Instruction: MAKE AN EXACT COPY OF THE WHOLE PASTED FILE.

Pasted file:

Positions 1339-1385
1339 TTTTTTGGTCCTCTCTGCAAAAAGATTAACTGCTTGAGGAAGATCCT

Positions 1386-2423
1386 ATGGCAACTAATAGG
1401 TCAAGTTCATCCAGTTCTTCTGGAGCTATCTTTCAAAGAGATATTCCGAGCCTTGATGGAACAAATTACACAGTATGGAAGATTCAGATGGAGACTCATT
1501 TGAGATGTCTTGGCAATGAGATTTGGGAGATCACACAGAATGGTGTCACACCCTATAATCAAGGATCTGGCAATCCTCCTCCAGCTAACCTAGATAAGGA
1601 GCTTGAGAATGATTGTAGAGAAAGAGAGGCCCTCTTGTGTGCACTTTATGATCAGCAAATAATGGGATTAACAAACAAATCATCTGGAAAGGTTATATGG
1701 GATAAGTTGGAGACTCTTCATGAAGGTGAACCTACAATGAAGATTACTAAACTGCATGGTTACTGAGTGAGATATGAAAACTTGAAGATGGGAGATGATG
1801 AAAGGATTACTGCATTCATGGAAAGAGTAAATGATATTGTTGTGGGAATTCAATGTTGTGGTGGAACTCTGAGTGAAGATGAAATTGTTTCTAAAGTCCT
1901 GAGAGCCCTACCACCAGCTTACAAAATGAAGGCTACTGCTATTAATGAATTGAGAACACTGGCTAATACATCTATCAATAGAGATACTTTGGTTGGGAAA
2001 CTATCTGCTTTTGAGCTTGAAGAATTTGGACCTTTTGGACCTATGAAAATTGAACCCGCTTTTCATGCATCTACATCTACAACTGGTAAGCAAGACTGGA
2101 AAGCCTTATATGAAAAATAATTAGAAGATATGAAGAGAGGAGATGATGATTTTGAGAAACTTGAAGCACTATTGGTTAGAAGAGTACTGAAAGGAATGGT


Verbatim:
Positions 1339-1385
1339 TTTTTTGGTCCTCTCTGCAAAAAGATTAACTGCTTGAGGAAGATCCT

Positions 1386-2423
1386 ATGGCAACTAATAGG
1401 TCAAGTTCATCCAGTTCTTCTGGAGCTATCTTTCAAAGAGATATTCCGAGCCTTGATGGAACAAATTACACAGTATGGAAGATTCAGATGGAGACTCATT
1501 TGAGATGTCTTGGCAATGAGATTTGGGAGATCACACAGAATGGTGTCACACCCTATAATCAAGGATCTGGCAATCCTCCTCCAGCTAACCTAGATAAGGA
1601 GCTTGAGAATGATTGTAGAGAAAGAGAGGCCCTCTTGTGTGCACTTTATGATCAGCAAATAATGGGATTAACAAACAAATCATCTGGAAAGGTTATATGG
1701 GATAAGTTGGAGACTCTTCATGAAGGTGAACCTACAATGAAGATTACTAAACTGCATGGTTACTGAGTGAGATATGAAAACTTGAAGATGGGAGATGATG
1801 AAAGGATTACTGCATTCATGGAAAGAGTAAATGATATTGTTGTGGGAATTCAATGTTGTGGTGGAACTCTGAGTGAAGATGAAATTGTTTCTAAAGTCCT
1901 GAGAGCCCTACCACCAGCTTACAAAATGAAGGCTACTGCTATTAATGAATTGAGAACACTGGCTAATACATCTATCAATAGAGATACTTTGGTTGGGAAA
2001 CTATCTGCTTTTGAGCTTGAAGAATTTGGACCTTTTGGACCTATGAAAATTGAACCCGCTTTTCATGCATCTACATCTACAACTGGTAAGCAAGACTGGA
2101 AAGCCTTATATGAAAAATAATTAGAAGATATGAAGAGAGGAGATGATGATTTTGAGAAACTTGAAGCACTATTGGTTAGAAGAGTACTGAAAGGAATGGT